Good day, Happy Holidays, and Merry Christmas to you and your family.
Don’t forget the children’s holiday party on Tuesday, December 29 from 12-2 at the BTU. Email us or call the office at 617-288-2000 for more information. The BTU office will be open through tomorrow, Wednesday, December 23 and closed on Thursday and Friday, December 24 and 25. The RTC office will be closed on Wednesday, December 23, and Wednesday, December 30. Again, Happy Holidays to all.
This week the city released a report from McKinsey & Company, which had been embargoed since April 2015. McKinsey is a global outfit that is “transforming the way businesses make decisions.” As such it has performed an operational review of the Boston School Department and concluded that there are too many excess seats, too many schools, too many teachers and non-teachers (especially paraprofessionals.) The report is worth a read as it indicates what may be on the horizon.
Among the more startling and incorrect conclusions the report makes is that there is a surplus capacity of approximately 40,000 seats in the BPS. From this piece of misinformation come a series of the conclusions to close schools, to lay off teachers, and so on. It’s not too difficult to figure out the flaws in the report’s methodology.
As an illustrative example, take the Broad Academy School with 20 regular education classrooms, each with 30 seats. Instead of 600 students (20 times 30), the school has only 425 students. McKinsey would conclude that there is a “surplus capacity” of 175 seats, or the difference between 600 and 425. Add up all the “175s” throughout the city, and it totals 40,000, give or take. Broad Academy may have room for more students (three in this classroom, five on another) — but it is also missing needed and appropriate spaces.
There’s no gymnasium or library at Broad, and nine teachers float into classrooms that are not their own. The art teacher moves her materials on a cart, and the Speech and Language Pathologist works in a closet (though it’s a large closet). The psychologist does her testing in a converted supply area near the cafeteria, and she has to find another place during lunch time — it’s just too loud. The social worker who comes a few times per week doesn’t have a space, so she walks the corridor until she finds an open space. The teachers’ room is 8×12′ and is noisy, with the copying machine and all that. Besides, not everyone can fit in. If teachers have to conference, they have to hint for space.
Conservatively, the school could use an additional six or seven classrooms to optimize learning and teaching, four conference areas, plus a gymnasium and a library. Yet the Broad Academy School, according to the methodology used by McKinsey, has a “surplus capacity” of 175. Keep this in mind when reviewing what the McKinsey group calls Potential Opportunities:
Key McKinsey “Facts” (taken from page 7 of the report):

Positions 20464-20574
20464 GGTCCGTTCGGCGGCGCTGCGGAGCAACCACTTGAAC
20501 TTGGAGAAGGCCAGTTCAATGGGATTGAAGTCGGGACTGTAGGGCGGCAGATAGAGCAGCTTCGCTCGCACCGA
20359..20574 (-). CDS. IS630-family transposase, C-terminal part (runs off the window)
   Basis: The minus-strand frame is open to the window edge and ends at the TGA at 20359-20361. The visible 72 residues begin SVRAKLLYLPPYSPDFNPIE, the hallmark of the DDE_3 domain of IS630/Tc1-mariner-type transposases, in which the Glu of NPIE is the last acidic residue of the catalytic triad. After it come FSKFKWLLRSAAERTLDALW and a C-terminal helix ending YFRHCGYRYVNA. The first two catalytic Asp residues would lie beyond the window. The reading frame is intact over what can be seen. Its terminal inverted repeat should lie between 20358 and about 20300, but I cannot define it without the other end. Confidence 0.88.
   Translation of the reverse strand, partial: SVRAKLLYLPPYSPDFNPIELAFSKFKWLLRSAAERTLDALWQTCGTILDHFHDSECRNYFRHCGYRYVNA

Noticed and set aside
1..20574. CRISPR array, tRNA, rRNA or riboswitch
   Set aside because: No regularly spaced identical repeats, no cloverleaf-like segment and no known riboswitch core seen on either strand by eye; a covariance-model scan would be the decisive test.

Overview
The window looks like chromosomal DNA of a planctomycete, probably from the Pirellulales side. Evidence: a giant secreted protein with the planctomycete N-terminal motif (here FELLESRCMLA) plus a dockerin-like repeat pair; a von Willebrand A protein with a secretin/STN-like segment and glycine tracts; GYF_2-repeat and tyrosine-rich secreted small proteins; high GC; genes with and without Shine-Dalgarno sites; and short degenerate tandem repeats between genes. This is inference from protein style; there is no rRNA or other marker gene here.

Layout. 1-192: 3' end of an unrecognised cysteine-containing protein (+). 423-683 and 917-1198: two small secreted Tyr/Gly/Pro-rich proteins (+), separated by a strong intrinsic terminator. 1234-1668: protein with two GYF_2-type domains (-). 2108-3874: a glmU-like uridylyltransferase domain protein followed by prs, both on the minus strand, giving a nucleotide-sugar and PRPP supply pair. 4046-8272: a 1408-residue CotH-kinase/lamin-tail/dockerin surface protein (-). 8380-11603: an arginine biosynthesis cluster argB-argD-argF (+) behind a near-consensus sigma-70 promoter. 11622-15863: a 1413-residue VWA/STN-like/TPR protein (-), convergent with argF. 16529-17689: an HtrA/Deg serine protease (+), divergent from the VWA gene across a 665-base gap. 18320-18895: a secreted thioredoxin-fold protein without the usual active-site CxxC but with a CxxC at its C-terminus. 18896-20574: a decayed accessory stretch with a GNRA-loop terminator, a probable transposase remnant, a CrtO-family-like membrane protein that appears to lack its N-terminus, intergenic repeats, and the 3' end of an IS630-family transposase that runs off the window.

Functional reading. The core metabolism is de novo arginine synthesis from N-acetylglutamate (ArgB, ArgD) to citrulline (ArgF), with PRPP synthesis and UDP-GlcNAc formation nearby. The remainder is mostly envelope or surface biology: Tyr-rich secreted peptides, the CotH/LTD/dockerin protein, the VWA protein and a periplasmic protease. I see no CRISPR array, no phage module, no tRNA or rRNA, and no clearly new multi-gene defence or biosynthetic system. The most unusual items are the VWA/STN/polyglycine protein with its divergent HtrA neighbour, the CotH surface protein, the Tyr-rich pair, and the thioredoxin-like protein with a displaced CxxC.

- BPS enrollment down 17% over last 20 years and 50% since 1970
- BPS currently has approximately 93,000 total physical seats with only approximately 54,000 seats filled
- The system is overextended with declining dollars stretched over the same number of buildings and declining student count
- Consolidating schools could reduce annual spend by ~$1.7 to $2.2 million per school consolidated (~$700K from non-teaching changes)
- Building sales could bring additional one-time approximately $4 million per school consolidated while avoiding additional, unneeded CapExor could generate substantial ongoing income from leasing redundant properties
- A right-sized system would concentrate more dollars in fewer schools, improving quality and breadth of student resources
The report also concludes that our schools are overstaffed with teachers, support staff, and paraprofessionals. In comparing teacher/student ratios, McKinsey selects a “peer” group and declares that the Boston schools have a teacher/student ratio that is 29% higher than the peer average. Who’s in the peer group? Chelsea, Revere, Omaha, Tulsa, Oklahoma City and Wichita, to mention a few of the districts used for comparison. (See page 9 of the report). Why these districts? We are scratching our heads.
The report seems predisposed to conclude that running a successful urban school system takes a good deal of resources. It does. It should. Rather than looking at this as a problem, McKinsey should have reviewed how well our schools perform nationally to see if our outstanding performance is the result of some of the factors the report decries: small schools, good support services, and reasonable staff ratios. Our performance on the NAEP (National Assessment of Educational Progress) test is superior to comparable urban districts. We are proud of our track record, just as we are proud of our commitment to teaching and welcoming all students who enter our schools. And if this effort requires a better teacher/student ratio than it does in Wichita, we’re fine with that.
Memo to McKinsey and policy makers: We’re not a business. Educational decisions require that we do what’s right for our students, not what’s right for the bottom line.